More than an hour of body camera footage from three Sioux City Police officers has been made public after a video of an arrest went viral on social media over the weekend.
We are accountable to the public and a big part of that accountability is the camera footage.The videos posted to Facebook showed a black man being confronted and eventually arrested by three officers with one displaying his taser. At no time was the taser or any weapon fired. This show of force, Sioux City Police Sergeant Jeremy McClure says, is called a de-escalation tactic.
"It's appropriate and obviously, we understand that people would be concerned about that and we understand those concerns and that's why it's important for us to explain this type of stuff and why we do what we do and for people to see the full context of what had occurred," he explained.
Complaints have been filed by the man arrested against officers involved in the incident and they are currently under review. McClure says the body camera footage, which the department redacted partially in the public release to keep private information confidential, will be used to help determine if any officer was in the wrong or if the department needs to make changes in policy.
"The body cameras play a huge part in anytime an officer uses a show of force or uses force or has a complaint against them because any contact we have with a citizen has to be recorded by policy," McClure said of the incident. "Again, we take these things very seriously and we try to train as best we can to overcome resistance with the least amount of force possible."
The social media videos only showed a portion of the incident and gained traction quickly, leading the department to release the footage from each officer's body cameras starting from the moment of response to booking at the jail.
"The public has a right to hold us accountable and ask questions. We expect that and welcome it," McClure said. "The body cameras play a huge part in that because, again, that shows more of the situation whereas a viral video clip may only pick up at a certain point or from a certain perspective. It may not tell the whole story."
Officers were not called to confront the man, instead being dispatched there to remove an intoxicated woman. But then the man confronted officers and things escalated. You can read more about the incident here.
"The initial impression is that the officers acted within policy but again, we will review it and see what we can do better," McClure continued.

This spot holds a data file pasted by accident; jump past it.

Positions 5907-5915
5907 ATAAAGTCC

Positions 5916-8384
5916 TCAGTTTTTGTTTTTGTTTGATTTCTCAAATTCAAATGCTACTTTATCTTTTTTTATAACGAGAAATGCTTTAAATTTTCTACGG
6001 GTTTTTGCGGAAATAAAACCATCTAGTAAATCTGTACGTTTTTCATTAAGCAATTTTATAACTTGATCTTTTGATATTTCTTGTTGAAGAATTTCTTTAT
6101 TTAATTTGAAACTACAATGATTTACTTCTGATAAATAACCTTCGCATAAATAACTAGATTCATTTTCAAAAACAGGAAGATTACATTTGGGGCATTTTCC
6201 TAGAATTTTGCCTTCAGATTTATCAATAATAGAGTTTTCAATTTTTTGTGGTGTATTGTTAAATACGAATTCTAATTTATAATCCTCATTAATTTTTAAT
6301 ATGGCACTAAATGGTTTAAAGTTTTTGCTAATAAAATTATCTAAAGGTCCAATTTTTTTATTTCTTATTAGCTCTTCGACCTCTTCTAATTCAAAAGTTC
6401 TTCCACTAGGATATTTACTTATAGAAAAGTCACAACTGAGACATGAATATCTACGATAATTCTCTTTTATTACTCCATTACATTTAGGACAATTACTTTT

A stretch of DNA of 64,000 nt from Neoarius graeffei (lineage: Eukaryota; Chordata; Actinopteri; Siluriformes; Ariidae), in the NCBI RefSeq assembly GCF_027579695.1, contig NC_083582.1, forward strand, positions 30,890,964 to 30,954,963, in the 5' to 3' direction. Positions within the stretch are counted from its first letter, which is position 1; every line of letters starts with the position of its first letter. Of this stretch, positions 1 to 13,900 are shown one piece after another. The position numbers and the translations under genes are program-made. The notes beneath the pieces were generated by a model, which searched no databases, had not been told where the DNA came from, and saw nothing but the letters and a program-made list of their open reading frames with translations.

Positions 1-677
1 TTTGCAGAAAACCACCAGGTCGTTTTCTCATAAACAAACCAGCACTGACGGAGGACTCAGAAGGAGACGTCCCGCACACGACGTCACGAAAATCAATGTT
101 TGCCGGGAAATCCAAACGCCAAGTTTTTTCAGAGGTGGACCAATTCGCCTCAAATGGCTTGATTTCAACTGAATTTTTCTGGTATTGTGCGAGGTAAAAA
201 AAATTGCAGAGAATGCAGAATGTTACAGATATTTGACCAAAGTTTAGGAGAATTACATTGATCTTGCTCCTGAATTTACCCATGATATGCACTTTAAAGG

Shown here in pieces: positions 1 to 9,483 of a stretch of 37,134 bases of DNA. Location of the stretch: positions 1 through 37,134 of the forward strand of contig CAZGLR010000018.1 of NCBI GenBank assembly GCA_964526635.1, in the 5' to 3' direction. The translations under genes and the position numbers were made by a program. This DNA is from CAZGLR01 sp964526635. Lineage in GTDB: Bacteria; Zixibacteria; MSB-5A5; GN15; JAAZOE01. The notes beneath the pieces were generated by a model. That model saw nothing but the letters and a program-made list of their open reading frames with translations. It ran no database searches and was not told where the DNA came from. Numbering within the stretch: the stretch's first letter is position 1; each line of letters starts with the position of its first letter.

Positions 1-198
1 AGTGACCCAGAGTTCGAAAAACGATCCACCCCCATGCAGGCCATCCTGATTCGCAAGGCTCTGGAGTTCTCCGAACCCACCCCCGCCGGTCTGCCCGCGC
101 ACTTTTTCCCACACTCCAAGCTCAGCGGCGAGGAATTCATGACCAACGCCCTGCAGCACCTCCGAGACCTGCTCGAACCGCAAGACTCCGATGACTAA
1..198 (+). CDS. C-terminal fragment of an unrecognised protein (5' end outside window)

We are always looking to improve and that is a commitment that we made to the community we serve and it's a commitment that our community deserves and so it's something that we dedicate ourselves to continually say, what can we do better.Last May, community members held peaceful protests outside the Law Enforcement Center following the murder of George Floyd in Minnesota. The protests were also raising public funds to help equip the department with body cameras which have now been done. Every member of the department is now equipt with a body camera.
"Part of the reason we got the cameras was accountability," McClure said. "If an officer is not following our policy and not living up to our values and the standards we have set, then we either want to change that behavior and fix that or do whatever we need to do to ensure that that officer is acting within our policy or let them go if need be."
Sgt. McClure says the department strives to be transparent and encourages the public to seek answers to any questions or concerns they have.
"It's the public's right to question what we are doing and we expect that and it's invaluable to ensure that you have a police force that you can trust. Especially with the concerns that were brought up over the last year with disproportionate minority contact and issues with social justice and bias policing.
"So, we strive to be an agency that's open, transparent, and better trained and try to prevent issues with explicit and implicit bias," he continued. "We want our community to trust us. We want to work with the members of our community to earn that trust. Trust isn't something that's just given, it's earned."
This incident, which took place last Thursday morning, April 29th, is still under review by the department. To read our full story or to watch the body camera footage for yourself, check out our story here.
SEE THE VIDEO
Web articles from my time at Siouxland News.